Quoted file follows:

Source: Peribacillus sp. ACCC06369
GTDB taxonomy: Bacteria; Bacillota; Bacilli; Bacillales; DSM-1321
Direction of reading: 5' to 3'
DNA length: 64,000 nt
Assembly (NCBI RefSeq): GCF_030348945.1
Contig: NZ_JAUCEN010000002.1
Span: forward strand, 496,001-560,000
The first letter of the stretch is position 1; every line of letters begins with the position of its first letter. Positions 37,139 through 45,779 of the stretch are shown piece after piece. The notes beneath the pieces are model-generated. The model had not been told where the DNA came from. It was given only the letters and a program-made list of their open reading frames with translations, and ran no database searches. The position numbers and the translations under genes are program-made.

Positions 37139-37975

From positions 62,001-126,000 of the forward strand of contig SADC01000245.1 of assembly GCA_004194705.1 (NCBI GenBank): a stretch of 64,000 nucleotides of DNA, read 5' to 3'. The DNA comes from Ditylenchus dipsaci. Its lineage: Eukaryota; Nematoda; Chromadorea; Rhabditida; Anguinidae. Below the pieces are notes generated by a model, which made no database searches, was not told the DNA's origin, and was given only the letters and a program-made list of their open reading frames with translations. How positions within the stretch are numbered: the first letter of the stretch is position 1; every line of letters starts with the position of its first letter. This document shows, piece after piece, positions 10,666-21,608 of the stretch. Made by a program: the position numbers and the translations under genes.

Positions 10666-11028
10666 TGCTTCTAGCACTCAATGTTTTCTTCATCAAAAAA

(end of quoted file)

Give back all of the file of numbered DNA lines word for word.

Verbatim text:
Source: Peribacillus sp. ACCC06369
GTDB taxonomy: Bacteria; Bacillota; Bacilli; Bacillales; DSM-1321
Direction of reading: 5' to 3'
DNA length: 64,000 nt
Assembly (NCBI RefSeq): GCF_030348945.1
Contig: NZ_JAUCEN010000002.1
Span: forward strand, 496,001-560,000
The first letter of the stretch is position 1; every line of letters begins with the position of its first letter. Positions 37,139 through 45,779 of the stretch are shown piece after piece. The notes beneath the pieces are model-generated. The model had not been told where the DNA came from. It was given only the letters and a program-made list of their open reading frames with translations, and ran no database searches. The position numbers and the translations under genes are program-made.

Positions 37139-37975

From positions 62,001-126,000 of the forward strand of contig SADC01000245.1 of assembly GCA_004194705.1 (NCBI GenBank): a stretch of 64,000 nucleotides of DNA, read 5' to 3'. The DNA comes from Ditylenchus dipsaci. Its lineage: Eukaryota; Nematoda; Chromadorea; Rhabditida; Anguinidae. Below the pieces are notes generated by a model, which made no database searches, was not told the DNA's origin, and was given only the letters and a program-made list of their open reading frames with translations. How positions within the stretch are numbered: the first letter of the stretch is position 1; every line of letters starts with the position of its first letter. This document shows, piece after piece, positions 10,666-21,608 of the stretch. Made by a program: the position numbers and the translations under genes.

Positions 10666-11028
10666 TGCTTCTAGCACTCAATGTTTTCTTCATCAAAAAA